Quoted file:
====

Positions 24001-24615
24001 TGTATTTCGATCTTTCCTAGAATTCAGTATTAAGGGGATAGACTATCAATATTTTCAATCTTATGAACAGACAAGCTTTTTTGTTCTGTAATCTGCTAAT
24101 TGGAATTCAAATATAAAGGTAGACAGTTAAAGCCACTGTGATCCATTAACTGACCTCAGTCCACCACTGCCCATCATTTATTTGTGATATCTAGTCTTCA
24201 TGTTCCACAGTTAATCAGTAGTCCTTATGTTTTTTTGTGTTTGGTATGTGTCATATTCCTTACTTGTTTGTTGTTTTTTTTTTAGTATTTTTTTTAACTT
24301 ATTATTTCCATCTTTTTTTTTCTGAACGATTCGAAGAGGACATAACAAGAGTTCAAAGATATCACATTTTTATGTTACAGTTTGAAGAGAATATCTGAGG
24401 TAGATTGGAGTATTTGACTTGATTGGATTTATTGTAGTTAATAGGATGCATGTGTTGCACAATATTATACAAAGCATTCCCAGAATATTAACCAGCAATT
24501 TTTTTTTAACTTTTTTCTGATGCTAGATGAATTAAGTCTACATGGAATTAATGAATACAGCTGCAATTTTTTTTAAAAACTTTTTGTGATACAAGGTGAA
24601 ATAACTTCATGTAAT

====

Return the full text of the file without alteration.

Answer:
Positions 24001-24615
24001 TGTATTTCGATCTTTCCTAGAATTCAGTATTAAGGGGATAGACTATCAATATTTTCAATCTTATGAACAGACAAGCTTTTTTGTTCTGTAATCTGCTAAT
24101 TGGAATTCAAATATAAAGGTAGACAGTTAAAGCCACTGTGATCCATTAACTGACCTCAGTCCACCACTGCCCATCATTTATTTGTGATATCTAGTCTTCA
24201 TGTTCCACAGTTAATCAGTAGTCCTTATGTTTTTTTGTGTTTGGTATGTGTCATATTCCTTACTTGTTTGTTGTTTTTTTTTTAGTATTTTTTTTAACTT
24301 ATTATTTCCATCTTTTTTTTTCTGAACGATTCGAAGAGGACATAACAAGAGTTCAAAGATATCACATTTTTATGTTACAGTTTGAAGAGAATATCTGAGG
24401 TAGATTGGAGTATTTGACTTGATTGGATTTATTGTAGTTAATAGGATGCATGTGTTGCACAATATTATACAAAGCATTCCCAGAATATTAACCAGCAATT
24501 TTTTTTTAACTTTTTTCTGATGCTAGATGAATTAAGTCTACATGGAATTAATGAATACAGCTGCAATTTTTTTTAAAAACTTTTTGTGATACAAGGTGAA
24601 ATAACTTCATGTAAT